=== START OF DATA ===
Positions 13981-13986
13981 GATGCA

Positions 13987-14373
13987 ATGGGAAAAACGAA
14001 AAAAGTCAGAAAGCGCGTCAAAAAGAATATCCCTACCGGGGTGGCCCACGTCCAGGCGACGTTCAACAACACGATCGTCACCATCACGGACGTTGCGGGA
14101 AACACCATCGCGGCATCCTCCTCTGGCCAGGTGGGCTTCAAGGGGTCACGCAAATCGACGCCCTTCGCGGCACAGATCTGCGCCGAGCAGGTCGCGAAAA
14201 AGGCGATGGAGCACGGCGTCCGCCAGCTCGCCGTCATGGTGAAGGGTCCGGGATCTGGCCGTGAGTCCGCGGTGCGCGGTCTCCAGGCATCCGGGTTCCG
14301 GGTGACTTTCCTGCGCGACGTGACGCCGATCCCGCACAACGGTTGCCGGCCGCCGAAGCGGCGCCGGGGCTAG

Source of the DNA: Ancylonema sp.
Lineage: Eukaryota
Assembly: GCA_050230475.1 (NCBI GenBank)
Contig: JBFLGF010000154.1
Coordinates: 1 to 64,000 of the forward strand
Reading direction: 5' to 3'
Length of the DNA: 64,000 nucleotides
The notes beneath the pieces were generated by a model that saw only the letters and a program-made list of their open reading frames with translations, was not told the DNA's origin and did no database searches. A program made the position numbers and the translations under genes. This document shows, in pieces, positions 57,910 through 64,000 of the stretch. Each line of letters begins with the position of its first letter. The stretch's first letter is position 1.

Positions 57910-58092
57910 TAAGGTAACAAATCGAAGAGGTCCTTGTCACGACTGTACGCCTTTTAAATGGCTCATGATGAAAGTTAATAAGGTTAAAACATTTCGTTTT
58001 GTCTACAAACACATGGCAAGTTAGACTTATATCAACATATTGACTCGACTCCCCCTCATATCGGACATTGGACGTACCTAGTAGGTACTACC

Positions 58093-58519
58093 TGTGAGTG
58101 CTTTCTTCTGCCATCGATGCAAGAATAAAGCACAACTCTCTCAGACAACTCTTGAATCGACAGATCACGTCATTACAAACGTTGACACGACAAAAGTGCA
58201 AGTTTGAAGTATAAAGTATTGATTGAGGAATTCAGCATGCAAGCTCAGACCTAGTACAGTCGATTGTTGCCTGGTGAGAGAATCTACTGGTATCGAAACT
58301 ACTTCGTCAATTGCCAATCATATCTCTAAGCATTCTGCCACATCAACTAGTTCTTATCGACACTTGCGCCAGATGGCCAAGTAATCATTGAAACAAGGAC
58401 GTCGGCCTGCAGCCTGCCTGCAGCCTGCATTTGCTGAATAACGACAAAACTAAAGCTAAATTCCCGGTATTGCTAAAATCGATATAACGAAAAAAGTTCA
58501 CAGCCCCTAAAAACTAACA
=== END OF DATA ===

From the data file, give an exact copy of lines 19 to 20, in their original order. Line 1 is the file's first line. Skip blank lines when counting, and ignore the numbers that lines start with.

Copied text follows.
58001 GTCTACAAACACATGGCAAGTTAGACTTATATCAACATATTGACTCGACTCCCCCTCATATCGGACATTGGACGTACCTAGTAGGTACTACC

Positions 58093-58519